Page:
Kickoff: Sunday, November 8th at 1:00 PM ET
Location: Lucas Oil Stadium, Indianapolis, IN
Betting Odds: BAL -2.5, 47 total via Oddsshark
Lamar Jackson (start, QB1)
I know that Lamar Jackson has been underwhelming so far this year. In fact, he’s been QB14 in six points per passing TD leagues, so there’s no doubt he’s been disappointing considering he was being drafted as the QB1 or QB2 in most leagues. However, he’s still running, which gives him a better floor than pretty much any other QB in the league, and with Mark Ingram II out for another week, I fully expect Jackson to get a ton of work in the running game like he did this past week. While the Colts have a fantastic defense, so did the Steelers, and that didn’t stop Jackson from racking up 65 yards on the ground and two touchdowns through the air. He just needs to keep his turnovers under control, and he can easily return to being a top-5 quarterback.
J.K. Dobbins (start, RB2), Gus Edwards (start, RB2/flex), Mark Ingram II (sit)
With Mark Ingram II not practicing on Wednesday, and the nature of high-ankle sprain injuries, it should be safe to assume that he’s not playing on Sunday. I will say, if Ingram can play, then all three of them become sits for me. The Ravens rotate the ball around too much for three running backs to be fantasy-viable. But with just two in tow, I don’t see why they can’t replicate last week’s performance against one of the best run defenses in the league. J.K. Dobbins is an exciting talent and it’s good to finally see him unleashed, and while Gus Edwards isn’t going to wow anyone with his athleticism, the Ravens know how to run the ball and Edwards gets a lot of high-value touches in that offense. I’d happily start both of them this week.
Wide Receivers/Tight Ends
Marquise Brown (sit), Willie Snead IV (sit), Mark Andrews (start, TE1)
The Colts are a top-10 defense in sack percentage and passing yards per attempt allowed, which is not a recipe for success for Marquise Brown, who is mostly used as a deep-ball threat. We saw this last week with the Steelers, if Lamar Jackson doesn’t have plenty of time to let Brown get downfield, he’s not going to throw him the ball, only getting him two targets last week. While Jackson did say that he’s responsible for that and he needs to get Brown more targets, that doesn’t guarantee it will work out on the field. I don’t think Indianapolis will let Brown shake loose that easy, and Jackson will have a hard time staying with the play long enough to find him open downfield.
Willie Snead IV was the main beneficiary last week of Jackson having to throw shorter passes, and that could work again this week, but that still felt flukey and I don’t really want to start a low-upside WR option on an offense that has struggled to pass the ball. While I don’t think Snead is the worst play you could make this week, I think there are plenty of better options.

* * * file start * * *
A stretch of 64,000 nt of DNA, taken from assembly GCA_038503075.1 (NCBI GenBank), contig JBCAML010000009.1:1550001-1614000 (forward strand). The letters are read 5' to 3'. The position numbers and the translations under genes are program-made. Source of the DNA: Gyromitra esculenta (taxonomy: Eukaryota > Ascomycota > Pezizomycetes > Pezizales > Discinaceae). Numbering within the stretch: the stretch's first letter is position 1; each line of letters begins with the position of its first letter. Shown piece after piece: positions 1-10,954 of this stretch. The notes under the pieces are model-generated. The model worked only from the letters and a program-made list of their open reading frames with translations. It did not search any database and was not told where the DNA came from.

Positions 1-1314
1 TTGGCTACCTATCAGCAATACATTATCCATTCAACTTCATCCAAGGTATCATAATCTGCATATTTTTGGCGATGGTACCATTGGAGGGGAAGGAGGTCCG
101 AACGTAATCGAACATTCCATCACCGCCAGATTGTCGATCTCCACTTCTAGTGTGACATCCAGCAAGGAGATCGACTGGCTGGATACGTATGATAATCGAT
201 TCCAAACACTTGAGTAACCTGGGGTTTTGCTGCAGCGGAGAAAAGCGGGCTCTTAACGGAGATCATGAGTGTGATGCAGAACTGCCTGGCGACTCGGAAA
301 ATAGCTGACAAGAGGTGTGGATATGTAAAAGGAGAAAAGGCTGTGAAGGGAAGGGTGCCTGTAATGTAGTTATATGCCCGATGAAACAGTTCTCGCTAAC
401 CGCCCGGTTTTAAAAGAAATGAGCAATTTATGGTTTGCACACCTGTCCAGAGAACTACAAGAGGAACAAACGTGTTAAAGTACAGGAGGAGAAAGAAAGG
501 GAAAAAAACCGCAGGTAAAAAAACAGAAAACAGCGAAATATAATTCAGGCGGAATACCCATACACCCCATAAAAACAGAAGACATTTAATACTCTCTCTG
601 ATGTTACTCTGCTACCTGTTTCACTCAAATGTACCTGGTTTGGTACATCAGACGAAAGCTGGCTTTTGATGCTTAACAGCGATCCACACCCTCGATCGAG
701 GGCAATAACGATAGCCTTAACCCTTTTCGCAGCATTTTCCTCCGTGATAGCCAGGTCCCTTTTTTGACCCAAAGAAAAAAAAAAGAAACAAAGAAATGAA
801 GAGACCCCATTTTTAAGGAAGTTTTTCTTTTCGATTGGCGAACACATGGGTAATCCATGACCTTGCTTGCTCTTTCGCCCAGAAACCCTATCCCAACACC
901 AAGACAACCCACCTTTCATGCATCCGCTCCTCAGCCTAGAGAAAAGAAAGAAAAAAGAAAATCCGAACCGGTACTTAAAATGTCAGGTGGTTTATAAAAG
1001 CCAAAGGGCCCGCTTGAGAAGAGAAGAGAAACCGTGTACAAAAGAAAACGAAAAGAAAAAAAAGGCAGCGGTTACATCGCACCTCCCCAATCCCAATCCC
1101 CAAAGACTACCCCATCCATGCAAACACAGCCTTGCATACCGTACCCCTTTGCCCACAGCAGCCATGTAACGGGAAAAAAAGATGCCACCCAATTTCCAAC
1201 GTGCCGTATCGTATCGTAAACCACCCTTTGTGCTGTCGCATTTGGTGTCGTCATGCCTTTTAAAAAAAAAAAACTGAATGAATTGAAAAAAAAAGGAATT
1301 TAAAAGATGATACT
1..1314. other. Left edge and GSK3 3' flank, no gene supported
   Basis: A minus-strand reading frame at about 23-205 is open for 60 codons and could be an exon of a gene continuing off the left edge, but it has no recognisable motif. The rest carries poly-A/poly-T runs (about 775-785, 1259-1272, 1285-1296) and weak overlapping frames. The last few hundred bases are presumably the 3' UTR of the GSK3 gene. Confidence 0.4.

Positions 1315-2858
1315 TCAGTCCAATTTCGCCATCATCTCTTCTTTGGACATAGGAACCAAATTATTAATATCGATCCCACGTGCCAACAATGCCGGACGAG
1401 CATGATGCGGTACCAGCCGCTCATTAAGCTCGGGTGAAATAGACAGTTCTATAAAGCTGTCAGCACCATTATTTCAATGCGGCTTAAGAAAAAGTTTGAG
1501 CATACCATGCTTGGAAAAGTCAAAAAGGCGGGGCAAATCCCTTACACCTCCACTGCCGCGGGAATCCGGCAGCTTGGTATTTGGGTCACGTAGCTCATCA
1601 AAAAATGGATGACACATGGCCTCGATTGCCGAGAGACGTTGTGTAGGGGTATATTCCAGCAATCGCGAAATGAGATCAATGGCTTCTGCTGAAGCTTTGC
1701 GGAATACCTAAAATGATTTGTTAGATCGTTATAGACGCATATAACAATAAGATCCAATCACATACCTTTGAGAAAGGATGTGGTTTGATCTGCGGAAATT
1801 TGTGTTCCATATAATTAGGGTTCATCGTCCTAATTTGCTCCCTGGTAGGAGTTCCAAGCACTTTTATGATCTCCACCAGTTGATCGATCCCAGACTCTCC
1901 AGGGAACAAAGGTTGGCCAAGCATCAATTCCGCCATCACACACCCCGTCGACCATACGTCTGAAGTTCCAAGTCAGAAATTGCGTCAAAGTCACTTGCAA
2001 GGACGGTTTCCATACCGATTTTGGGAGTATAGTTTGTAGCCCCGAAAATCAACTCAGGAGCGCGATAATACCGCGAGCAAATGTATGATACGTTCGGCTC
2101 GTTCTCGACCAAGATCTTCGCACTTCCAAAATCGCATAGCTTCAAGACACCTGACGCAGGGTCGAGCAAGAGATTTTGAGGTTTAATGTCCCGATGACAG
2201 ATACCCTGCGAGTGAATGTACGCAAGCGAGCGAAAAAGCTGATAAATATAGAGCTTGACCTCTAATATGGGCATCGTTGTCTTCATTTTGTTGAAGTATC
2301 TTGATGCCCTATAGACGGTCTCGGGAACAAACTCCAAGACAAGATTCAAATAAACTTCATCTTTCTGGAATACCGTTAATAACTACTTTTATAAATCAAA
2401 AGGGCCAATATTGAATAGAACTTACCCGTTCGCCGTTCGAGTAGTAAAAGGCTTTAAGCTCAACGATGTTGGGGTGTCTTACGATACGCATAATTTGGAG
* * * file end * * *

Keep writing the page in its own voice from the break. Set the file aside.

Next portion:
While I’m not really any higher on Mark Andrews than I am on Brown, the bar for success at tight end is much lower. Andrews is one of the most targeted players in the red-zone and end-zone, period, and that gives him a huge touchdown upside. You can’t afford to not start Andrews.
Philip Rivers (sit)
Philip Rivers has shown signs of life the past two games, scoring over 22 points against both the Detroit Lions and Cincinnati Bengals, two of the worst pass defenses in the NFL. The Baltimore Ravens have one of the best defenses in the league, more on par with that of the Chicago Bears, who held Rivers to just 11 points. Just don’t start Rivers.
Jonathan Taylor (start, RB2/flex), Jordan Wilkins (start, flex), Nyheim Hines (start, flex)
This is one messy situation after this past Sunday, when Jordan Wilkins out-carried Jonathan Taylor 20-14, completely flipping the script on what we expected from this backfield. The coaching staff does not seem happy with the way Taylor has been playing, but with the draft capital they spent on him and the clear talent that he does possess, I have a hard time believing they are just going to bench him. I expect to see all three running backs involved this week, as the Colts do rely heavily on the run. If they get down, with the way Baltimore pressures the QB, I expect to see a lot of dump-offs to Nyheim Hines, making him a solid option in PPR leagues. I would personally prefer to stay away from the Taylor/Wilkins mess, but running back, in general, is just a mess this week, so you probably won’t have better options.
Wide Receivers/Tight Ends
T.Y. Hilton (sit), Michael Pittman Jr. (sit), Zach Pascal (sit), Trey Burton (sit), Jack Doyle (sit), Mo Alie-Cox (sit)
Don’t do it. Just don’t. The Ravens defense is 2nd in the league in passing yards allowed per attempt, 9th in PPR scoring for opposing WRs. There’s not a single wide receiver on this team that has given you any kind of a reason to trust them. And before you ask about the tight ends, keep in mind that while Trey Burton did average essentially 5 targets per game from Weeks 4-6, he shared the TE volume with two other tight ends last week, receiving just 4 of the 11 tight end targets in Week 8, logging only 9 yards on those 4 targets. There’s no way to trust any single tight end on this Colts roster, and there’s definitely no way to trust any of the wide receivers.
-Myles Nelson (@MylesNelsonPL on Twitter)